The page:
Pre-Owned Update: June 2008
Nearly 20 years ago, The New York Times ran a headline that read “Business May Cut Back, but Not on Its Private Jets.” The header on the next page read, “Corporate Jets Gain in Popularity.” I clipped the articles and when I rediscovered them recently, it struck me how history tends to repeat itself, and it seems this same headline applies today.
While pre-owned inventory is ratcheting higher after a surge of buying over the last year, there is no sign that businesses are cutting back on corporate jets. In fact,
there is some industry scuttlebutt that Gulfstream’s latest flagship, though years from first delivery, is sold out through 2020. (This is an airplane that has a price tag of some $60 million.) As for business aircraft gaining in popularity, this could be a perennial statement and comes as the result of many factors, perhaps the greatest of which is actually flying on one and then evaluating the stark contrasts between the option of cattle-class commercial and the private alternative.
Lately everyone wants to know what direction the market is headed but feels
he already knows and would simply like to hear someone disagree. The market is slowing down, with inventory building in many different categories. The slowdown, however, seems to be more of a measured cyclical process following a period of unprecedented buying. This cycle might have been extended by the international theater, fueled at least in part by a weak U.S. dollar, coupled with prevailing security concerns and the lack of any viable travel alternative.
Also, during a transition such as this, it’s not uncommon to see sellers setting prices that were achievable six to nine months ago but now tend to be the catalyst for stagnation. So the market adds supply and buyers step back, leading to more supply. Nothing changes until sellers accept the fact that buyers set prices. When that reality finally sinks in, the market begins to trade again as it gives sellers and brokers a baseline against which they can rationalize a take price for their own aircraft or their client’s.
Unfortunately, few are fast to act and the last downturn saw a number of sellers ride the market down $100,000 at a time. I recall a client asking me what his chances were of getting an offer with an $X in front of it. My response was, “Well, I can go to my files and give you one that we received a few months ago,” referring to a previous offer of $X+ that he had rejected. That’s where this market is right now: values are not increasing. While that doesn’t mean a seller has to wholesale himself out of an aircraft, the market is clear about where values are at any given time.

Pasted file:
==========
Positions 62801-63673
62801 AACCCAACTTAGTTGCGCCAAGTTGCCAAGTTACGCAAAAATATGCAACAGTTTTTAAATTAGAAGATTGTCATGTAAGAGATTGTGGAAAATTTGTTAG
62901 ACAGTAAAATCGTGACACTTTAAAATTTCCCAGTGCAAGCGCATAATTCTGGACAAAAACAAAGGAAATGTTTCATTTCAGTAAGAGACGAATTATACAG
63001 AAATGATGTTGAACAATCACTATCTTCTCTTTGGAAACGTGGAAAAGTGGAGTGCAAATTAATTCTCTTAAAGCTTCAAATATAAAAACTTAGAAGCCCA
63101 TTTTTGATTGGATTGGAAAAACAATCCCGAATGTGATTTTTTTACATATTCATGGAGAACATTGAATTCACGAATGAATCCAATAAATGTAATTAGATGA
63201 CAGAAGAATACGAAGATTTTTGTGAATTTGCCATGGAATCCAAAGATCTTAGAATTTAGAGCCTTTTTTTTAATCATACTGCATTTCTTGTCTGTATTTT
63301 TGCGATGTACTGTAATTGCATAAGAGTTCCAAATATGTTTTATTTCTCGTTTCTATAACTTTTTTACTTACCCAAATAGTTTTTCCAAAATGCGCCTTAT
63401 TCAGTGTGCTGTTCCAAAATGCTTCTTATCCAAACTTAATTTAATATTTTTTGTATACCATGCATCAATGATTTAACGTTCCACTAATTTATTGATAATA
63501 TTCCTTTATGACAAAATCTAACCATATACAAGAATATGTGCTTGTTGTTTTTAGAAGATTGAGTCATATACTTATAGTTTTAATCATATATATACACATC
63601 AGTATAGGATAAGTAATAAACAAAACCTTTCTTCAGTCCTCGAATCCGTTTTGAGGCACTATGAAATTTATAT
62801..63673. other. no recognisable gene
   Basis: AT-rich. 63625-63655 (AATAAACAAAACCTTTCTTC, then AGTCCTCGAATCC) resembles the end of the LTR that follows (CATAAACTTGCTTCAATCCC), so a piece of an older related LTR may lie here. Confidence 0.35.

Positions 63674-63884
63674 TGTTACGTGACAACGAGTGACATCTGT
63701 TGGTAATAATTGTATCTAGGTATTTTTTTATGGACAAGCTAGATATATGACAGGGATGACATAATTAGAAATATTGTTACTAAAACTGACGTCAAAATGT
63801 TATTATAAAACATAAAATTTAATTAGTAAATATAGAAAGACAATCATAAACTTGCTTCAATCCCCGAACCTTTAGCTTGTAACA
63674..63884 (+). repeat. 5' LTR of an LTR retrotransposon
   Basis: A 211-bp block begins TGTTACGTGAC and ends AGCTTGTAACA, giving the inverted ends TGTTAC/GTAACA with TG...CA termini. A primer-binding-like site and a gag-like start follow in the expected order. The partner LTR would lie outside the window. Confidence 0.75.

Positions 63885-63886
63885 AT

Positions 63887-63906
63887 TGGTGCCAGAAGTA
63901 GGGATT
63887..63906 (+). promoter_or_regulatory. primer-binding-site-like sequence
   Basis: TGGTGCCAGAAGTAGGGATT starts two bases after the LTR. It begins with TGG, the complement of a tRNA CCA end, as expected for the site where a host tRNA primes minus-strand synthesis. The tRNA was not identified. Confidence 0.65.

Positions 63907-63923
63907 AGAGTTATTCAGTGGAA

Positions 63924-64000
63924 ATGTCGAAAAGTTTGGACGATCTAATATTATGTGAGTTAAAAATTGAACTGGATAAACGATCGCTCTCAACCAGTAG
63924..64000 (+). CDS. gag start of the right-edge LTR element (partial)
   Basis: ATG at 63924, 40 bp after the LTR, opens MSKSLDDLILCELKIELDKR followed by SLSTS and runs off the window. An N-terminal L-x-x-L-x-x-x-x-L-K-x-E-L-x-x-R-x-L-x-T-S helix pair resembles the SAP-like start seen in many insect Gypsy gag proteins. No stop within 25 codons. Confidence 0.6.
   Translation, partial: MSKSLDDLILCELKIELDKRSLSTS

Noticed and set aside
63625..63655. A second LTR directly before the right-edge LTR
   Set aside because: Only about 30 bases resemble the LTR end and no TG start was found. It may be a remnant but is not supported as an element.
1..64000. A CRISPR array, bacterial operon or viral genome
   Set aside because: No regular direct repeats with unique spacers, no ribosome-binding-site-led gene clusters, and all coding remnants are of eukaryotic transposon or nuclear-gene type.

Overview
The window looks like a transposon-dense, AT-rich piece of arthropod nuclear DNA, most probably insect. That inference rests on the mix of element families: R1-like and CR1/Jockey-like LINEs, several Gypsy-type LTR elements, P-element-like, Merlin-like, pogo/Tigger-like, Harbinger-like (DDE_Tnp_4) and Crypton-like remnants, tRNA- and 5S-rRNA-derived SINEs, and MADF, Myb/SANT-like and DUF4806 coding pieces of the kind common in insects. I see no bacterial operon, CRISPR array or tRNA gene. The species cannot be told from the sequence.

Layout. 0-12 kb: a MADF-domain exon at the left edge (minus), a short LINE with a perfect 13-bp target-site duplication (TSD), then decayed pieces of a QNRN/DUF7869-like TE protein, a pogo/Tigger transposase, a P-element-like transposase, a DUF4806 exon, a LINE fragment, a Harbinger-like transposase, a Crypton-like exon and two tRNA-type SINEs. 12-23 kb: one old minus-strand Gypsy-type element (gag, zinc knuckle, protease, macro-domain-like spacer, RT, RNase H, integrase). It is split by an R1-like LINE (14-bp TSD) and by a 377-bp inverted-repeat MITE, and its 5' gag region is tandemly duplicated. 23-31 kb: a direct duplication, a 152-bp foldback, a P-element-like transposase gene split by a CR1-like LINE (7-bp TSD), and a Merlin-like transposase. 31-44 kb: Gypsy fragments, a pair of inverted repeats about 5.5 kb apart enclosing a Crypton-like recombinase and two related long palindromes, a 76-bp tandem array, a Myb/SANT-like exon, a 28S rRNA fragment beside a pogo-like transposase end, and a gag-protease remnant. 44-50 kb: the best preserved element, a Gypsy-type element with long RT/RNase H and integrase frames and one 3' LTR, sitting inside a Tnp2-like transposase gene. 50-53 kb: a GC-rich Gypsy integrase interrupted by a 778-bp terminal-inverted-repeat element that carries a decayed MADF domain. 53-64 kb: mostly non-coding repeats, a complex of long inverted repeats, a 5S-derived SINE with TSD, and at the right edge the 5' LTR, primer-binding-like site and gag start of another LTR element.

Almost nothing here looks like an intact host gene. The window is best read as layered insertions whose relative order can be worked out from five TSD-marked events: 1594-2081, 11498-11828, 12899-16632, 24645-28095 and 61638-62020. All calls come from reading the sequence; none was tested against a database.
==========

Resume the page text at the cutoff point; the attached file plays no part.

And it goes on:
Why shouldn’t values go down? Lending companies assume they will, and they have a formula and modeling in anticipation of this eventuality. While we have all witnessed a huge upside surprise among many aircraft types over the last few years, a stock trading company disclaimer comes to mind: past performance is no guarantee of future returns. After all, if business aircraft are truly business tools, they should perhaps be trading in a more linear scale than the ups and downs that define the past.
Position and Hold
Some who hold aircraft delivery positions have been turned into speculators as a result of the large premiums buyers are willing to pay, and we are likely to see this trend continue. In one week, I received a call from three different position holders–one with a Falcon 7X, one with a Global 5000 and the other with a G450–inquiring about what those respective positions are bringing. The 7X is bringing in the high $50 million range for an aircraft delivering in the next 12 months; the Global 5000 is fetching in the low to mid-$50 million range; and
a G450 position is hovering around the mid-$40 million range. The fact that one brokerage company received three calls of this nature in one week suggests that many others are contemplating a similar exit strategy. Of course, any huge influx of positions posted for sale could seriously diminish the prospect of achieving a home run.
As much as manufacturers try to quell speculation, there always seems to be a loophole. It’s doubtful that many of the current position holders who are currently selling started out with the idea of making money on their purchase, but these guys know the value of the dollar better than anyone.
While the current position sellers might more accurately be called accidental speculators, the question has to be what about future position holders? Will there be speculation by design on the post-2010 positions? If so, what happens if premiums dissolve? It seems like a few years ago we had all the answers and now we are faced with a growing number of unanswered questions. Regardless, 20 years from now don’t be surprised if you see the headline again, “Business May Cut Back, but Not on Its Private Jets.”